Shocking report: Commercial pet foods are doing this to your dog

Shocking report: Commercial pet foods are doing this to your dog

A new study finds that you may have no idea of what commercial pet food is really doing to your dog.

An alarming new report suggests that the food we give to our dogs is having some unintended consequences. A team of researchers for the past 26 years collecting and analyzing sperm samples from five dog breeds — the Labrador retriever, golden retriever, curly coat retriever, border collie and German Shephard — and found that canine fertility is plunging. And they think they know at least one of the culprits: commercial dog food.

Scientists measured sperm samples from many dogs for the study, which was published in the journal Scientific Reports recently. They found a 2.5 percent decline in sperm motility — or, the sperm’s forward momentum — between 1988 and 1998, and between 2002 and 2014 when several stud dogs with compromised semen were removed from the program, there was a 1.2 percent decline.

Researchers also find high levels of environmental contaminants that have been linked to problems with fertility.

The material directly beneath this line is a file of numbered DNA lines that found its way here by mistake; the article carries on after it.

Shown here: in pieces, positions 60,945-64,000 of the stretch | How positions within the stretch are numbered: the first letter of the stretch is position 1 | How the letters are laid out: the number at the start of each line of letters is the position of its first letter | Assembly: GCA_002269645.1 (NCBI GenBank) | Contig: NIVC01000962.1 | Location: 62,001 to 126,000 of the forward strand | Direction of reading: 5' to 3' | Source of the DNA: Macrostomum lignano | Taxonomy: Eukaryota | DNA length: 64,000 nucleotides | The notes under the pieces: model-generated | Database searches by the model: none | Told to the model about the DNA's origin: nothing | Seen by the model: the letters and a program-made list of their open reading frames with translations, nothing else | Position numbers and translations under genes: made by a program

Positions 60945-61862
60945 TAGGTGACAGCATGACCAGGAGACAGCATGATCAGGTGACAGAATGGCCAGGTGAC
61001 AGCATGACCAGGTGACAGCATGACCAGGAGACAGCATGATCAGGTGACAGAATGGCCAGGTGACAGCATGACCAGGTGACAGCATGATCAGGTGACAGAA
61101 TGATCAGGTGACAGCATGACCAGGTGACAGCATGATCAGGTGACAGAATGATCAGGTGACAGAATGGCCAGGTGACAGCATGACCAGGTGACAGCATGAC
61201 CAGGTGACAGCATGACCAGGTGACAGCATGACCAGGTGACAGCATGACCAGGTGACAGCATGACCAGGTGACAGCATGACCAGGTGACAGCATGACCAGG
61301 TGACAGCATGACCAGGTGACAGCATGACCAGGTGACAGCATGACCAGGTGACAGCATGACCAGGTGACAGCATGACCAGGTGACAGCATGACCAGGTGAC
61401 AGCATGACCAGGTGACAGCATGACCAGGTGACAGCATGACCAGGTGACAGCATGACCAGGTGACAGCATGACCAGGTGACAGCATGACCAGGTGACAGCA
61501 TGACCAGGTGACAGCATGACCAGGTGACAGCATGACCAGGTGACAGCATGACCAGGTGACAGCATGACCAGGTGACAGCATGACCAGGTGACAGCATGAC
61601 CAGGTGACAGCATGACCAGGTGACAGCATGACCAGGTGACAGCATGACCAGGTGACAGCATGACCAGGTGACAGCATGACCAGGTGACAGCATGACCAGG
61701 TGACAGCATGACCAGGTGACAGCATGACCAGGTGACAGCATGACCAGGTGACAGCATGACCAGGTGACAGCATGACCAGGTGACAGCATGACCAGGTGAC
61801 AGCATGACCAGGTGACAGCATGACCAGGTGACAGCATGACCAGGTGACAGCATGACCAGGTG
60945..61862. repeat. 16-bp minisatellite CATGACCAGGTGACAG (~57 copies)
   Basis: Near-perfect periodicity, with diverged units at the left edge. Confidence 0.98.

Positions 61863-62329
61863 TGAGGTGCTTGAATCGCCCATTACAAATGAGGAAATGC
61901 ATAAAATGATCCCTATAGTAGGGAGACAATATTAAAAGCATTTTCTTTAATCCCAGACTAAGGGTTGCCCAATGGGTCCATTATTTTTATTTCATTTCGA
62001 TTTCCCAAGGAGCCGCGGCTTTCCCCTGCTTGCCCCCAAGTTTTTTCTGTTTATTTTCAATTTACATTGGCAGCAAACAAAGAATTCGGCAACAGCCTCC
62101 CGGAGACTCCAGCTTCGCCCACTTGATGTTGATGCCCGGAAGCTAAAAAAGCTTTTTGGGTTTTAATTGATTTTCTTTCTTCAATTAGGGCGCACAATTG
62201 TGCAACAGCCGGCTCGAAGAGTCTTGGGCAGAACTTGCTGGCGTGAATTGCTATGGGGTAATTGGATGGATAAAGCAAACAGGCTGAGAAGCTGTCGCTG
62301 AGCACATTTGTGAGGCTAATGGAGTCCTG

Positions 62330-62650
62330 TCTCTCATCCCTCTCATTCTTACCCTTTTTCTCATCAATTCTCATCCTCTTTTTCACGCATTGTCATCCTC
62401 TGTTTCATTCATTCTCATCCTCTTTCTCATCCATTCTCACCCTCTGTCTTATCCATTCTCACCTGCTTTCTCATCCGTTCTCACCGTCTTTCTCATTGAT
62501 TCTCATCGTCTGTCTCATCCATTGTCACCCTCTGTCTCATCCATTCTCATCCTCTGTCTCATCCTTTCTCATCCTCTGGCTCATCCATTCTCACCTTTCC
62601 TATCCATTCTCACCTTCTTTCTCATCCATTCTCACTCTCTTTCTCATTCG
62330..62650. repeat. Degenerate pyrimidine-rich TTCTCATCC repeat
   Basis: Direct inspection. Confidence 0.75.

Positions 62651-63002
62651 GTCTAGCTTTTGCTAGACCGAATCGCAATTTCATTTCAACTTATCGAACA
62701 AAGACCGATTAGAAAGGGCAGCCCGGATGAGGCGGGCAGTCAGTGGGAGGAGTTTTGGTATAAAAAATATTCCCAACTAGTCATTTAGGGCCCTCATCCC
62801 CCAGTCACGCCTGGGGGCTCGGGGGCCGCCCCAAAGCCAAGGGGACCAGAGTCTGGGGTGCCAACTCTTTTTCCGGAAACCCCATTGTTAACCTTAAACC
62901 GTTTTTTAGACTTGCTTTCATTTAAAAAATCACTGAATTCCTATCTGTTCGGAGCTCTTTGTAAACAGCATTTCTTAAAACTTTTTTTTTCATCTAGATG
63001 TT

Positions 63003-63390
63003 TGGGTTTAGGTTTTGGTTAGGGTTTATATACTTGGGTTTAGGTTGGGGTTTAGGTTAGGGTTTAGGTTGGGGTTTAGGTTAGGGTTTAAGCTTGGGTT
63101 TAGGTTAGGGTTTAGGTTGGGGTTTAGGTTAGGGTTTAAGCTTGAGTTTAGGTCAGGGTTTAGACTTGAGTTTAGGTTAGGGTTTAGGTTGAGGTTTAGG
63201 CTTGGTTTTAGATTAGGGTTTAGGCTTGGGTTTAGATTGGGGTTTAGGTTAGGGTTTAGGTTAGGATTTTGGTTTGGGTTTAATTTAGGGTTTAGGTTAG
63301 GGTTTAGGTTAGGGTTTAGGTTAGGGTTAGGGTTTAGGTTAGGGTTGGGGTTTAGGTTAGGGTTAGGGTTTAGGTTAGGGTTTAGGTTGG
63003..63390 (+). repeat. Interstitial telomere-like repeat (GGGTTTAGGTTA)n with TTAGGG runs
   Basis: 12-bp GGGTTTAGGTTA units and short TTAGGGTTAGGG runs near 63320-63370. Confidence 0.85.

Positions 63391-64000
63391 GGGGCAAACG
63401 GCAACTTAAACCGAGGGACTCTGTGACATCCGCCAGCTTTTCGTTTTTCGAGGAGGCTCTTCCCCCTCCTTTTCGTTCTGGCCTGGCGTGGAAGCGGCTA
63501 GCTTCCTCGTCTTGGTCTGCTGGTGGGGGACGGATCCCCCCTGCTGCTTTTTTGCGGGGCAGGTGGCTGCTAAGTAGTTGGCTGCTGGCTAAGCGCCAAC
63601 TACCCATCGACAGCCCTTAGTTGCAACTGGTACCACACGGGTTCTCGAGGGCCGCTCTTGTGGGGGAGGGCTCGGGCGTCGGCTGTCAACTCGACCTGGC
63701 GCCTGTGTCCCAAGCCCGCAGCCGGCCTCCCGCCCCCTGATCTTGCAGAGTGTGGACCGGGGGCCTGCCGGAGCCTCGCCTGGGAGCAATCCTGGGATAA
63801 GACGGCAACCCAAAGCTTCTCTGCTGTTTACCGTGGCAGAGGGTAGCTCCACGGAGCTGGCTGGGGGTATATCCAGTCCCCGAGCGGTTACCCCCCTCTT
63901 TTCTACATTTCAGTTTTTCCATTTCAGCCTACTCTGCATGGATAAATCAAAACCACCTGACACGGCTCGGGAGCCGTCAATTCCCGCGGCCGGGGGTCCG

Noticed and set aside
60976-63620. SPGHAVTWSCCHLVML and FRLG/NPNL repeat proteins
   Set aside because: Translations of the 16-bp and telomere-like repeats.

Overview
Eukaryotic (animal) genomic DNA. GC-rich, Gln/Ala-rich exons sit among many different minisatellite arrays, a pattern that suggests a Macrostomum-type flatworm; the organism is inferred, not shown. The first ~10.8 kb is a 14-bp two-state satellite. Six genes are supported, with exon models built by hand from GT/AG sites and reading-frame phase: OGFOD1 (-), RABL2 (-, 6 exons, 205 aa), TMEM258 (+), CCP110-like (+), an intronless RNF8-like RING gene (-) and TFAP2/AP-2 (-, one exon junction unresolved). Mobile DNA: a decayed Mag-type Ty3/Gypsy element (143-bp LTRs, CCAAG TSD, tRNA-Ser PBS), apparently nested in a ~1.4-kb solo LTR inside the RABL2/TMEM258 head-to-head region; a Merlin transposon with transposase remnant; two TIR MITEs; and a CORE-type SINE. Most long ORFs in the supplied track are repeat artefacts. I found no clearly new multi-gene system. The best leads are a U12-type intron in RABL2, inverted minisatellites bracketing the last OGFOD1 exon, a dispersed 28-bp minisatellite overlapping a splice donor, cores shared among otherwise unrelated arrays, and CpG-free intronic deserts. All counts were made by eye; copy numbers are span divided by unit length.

Scientists looked to see if other factors like genetics played a part, but ultimately determined that 26 years was simply too short a period of time for their to be a genetic problem driving it.

Environmental factors are also likely to blame, but the researchers also believe that dog food plays a role. The researchers were able to demonstrate that many of the chemicals found in the sperm of adult dogs, and in commercially available pet foods, were detrimental to sperm function.

Dr. Richard Lea, Reader in Reproductive Biology in the University’s School of Veterinary Medicine and Science, who led the research said in the statement: “This is the first time that such a decline in male fertility has been reported in the dog and we believe this is due to environmental contaminants, some of which we have detected in dog food and in the sperm and testes of the animals themselves.

“While further research is needed to conclusively demonstrate a link, the dog may indeed be a sentinel for humans – it shares the same environment, exhibits the same range of diseases, many with the same frequency and responds in a similar way to therapies.”

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